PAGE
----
Linking ecological condition and the soundscape in fragmented Australian forests
Natural landscapes are increasingly subjected to anthropogenic pressure and fragmentation resulting in reduced ecological condition. In this study we examined the relationship between ecological condition and the soundscape in fragmented forest remnants of south-east Queensland, Australia. The region is noted for its high biodiversity value and increased pressure associated with habitat fragmentation and urbanisation. Ten sites defined by a distinct open eucalypt forest community dominated by spotted gum (Corymbia citriodora ssp. variegata) were stratified based on patch size and patch connectivity. Each site underwent a series of detailed vegetation condition and landscape assessments, together with bird surveys and acoustic analysis using relative soundscape power. Univariate and multivariate analyses indicated that the measurement of relative soundscape power reflects ecological condition and bird species richness, and is dependent on the extent of landscape fragmentation. We conclude that acoustic monitoring technologies provide a cost effective tool for measuring ecological condition, especially in conjunction with established field observations and recordings.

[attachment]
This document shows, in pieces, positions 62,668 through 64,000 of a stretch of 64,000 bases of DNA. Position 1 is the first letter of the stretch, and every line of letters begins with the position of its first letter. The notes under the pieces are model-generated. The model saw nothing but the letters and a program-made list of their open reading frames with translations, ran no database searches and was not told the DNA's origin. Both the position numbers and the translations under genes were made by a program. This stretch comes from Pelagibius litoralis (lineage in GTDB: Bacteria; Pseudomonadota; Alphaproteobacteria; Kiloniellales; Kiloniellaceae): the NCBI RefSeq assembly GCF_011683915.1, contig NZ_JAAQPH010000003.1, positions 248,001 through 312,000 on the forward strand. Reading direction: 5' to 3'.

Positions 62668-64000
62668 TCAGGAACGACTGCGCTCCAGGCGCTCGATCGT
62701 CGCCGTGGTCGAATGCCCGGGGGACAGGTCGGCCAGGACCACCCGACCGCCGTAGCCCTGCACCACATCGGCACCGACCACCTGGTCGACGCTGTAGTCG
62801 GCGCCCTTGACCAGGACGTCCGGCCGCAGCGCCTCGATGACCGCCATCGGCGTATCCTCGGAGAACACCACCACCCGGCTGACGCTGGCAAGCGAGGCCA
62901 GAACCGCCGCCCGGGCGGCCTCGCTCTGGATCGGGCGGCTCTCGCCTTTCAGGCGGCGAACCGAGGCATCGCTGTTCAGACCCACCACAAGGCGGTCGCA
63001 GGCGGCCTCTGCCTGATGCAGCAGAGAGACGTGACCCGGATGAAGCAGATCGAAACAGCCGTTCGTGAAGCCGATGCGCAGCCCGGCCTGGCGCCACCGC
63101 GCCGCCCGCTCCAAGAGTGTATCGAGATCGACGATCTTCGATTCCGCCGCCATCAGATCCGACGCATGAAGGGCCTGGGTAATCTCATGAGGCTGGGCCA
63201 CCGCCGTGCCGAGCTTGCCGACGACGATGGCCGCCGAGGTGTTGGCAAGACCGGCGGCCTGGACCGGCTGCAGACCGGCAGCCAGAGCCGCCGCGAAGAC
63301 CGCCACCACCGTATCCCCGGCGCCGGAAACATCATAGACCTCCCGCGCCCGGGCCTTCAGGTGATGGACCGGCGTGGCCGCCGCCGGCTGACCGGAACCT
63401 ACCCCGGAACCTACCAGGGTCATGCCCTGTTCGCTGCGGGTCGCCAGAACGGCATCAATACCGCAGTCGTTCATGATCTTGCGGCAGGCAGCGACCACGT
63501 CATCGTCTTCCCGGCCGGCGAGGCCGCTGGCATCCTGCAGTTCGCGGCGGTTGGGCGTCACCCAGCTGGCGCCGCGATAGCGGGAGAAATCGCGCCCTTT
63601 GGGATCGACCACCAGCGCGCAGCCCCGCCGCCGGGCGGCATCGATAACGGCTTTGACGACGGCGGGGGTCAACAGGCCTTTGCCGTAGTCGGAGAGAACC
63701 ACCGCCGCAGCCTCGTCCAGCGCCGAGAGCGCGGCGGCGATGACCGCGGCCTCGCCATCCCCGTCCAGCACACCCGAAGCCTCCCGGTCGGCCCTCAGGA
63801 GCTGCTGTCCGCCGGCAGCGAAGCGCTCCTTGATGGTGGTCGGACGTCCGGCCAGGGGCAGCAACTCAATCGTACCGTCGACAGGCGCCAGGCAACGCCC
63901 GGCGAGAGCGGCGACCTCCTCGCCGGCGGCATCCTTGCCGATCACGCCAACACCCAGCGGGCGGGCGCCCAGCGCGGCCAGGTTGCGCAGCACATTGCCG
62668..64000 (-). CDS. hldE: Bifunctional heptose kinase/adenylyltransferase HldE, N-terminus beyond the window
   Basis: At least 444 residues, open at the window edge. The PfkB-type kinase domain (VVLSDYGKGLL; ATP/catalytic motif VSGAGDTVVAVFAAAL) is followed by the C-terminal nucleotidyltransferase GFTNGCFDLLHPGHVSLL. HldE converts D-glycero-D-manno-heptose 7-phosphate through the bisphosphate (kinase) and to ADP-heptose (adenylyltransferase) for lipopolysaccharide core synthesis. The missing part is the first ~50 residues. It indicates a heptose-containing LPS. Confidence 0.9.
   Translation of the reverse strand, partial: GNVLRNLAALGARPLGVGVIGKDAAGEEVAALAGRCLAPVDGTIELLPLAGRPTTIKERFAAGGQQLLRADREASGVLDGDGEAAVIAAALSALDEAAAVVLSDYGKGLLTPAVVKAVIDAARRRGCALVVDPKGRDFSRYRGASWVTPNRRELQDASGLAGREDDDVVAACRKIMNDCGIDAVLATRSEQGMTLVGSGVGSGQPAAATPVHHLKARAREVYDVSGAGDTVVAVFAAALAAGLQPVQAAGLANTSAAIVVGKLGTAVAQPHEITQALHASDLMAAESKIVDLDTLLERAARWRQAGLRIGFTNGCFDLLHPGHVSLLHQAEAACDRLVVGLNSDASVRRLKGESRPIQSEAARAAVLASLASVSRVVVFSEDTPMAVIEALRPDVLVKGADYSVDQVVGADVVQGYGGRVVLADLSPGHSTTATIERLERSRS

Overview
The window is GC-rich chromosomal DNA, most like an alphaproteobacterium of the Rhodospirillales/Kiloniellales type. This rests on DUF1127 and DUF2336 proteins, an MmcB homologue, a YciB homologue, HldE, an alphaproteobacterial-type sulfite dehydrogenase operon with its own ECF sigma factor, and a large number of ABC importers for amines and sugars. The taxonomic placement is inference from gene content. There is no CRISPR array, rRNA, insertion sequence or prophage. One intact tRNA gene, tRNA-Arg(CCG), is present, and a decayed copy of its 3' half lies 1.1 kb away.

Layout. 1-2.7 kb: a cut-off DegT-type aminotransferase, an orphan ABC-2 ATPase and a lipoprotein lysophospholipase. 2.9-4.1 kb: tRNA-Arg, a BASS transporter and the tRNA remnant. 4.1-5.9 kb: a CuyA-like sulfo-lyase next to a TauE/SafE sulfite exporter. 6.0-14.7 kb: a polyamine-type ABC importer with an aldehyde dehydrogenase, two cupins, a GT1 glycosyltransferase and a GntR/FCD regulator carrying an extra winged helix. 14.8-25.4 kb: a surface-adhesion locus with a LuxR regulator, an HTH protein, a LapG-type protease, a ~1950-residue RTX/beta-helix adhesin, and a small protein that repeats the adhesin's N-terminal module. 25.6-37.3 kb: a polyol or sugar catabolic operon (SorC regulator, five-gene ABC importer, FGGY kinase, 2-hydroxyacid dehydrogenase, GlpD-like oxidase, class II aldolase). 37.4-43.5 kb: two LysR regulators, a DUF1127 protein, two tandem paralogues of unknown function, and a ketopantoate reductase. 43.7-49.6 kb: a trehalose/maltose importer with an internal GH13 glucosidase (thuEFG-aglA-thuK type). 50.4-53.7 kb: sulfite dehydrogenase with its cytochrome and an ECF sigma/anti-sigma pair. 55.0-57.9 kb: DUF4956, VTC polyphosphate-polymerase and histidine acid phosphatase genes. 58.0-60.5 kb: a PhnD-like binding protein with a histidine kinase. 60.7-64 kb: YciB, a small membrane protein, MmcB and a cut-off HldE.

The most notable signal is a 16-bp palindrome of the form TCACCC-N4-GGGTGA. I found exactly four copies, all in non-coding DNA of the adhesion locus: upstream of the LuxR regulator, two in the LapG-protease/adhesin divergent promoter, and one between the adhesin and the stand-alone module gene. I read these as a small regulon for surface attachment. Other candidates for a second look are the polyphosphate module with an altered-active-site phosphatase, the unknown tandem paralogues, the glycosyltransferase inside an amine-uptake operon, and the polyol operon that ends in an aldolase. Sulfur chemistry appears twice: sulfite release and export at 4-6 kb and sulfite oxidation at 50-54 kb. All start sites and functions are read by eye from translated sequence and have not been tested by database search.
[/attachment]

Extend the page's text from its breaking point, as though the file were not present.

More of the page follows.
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|Item Type:||Journal Article|
|Keywords:||Ecological Condition, Soundscape, Acoustic Monitoring, Landscape, Fragmentation, Patch Size, Connectivity, Bird Species Richness|
|Divisions:||Current > Schools > School of Earth, Environmental & Biological Sciences
Current > QUT Faculties and Divisions > Science & Engineering Faculty
|Copyright Owner:||Copyright 2014 Springer|
|Copyright Statement:||The final publication is available at Springer via http://dx.doi.org/10.1007/s10980-014-0015-1|
|Deposited On:||30 Apr 2014 22:46|
|Last Modified:||14 May 2015 05:44|
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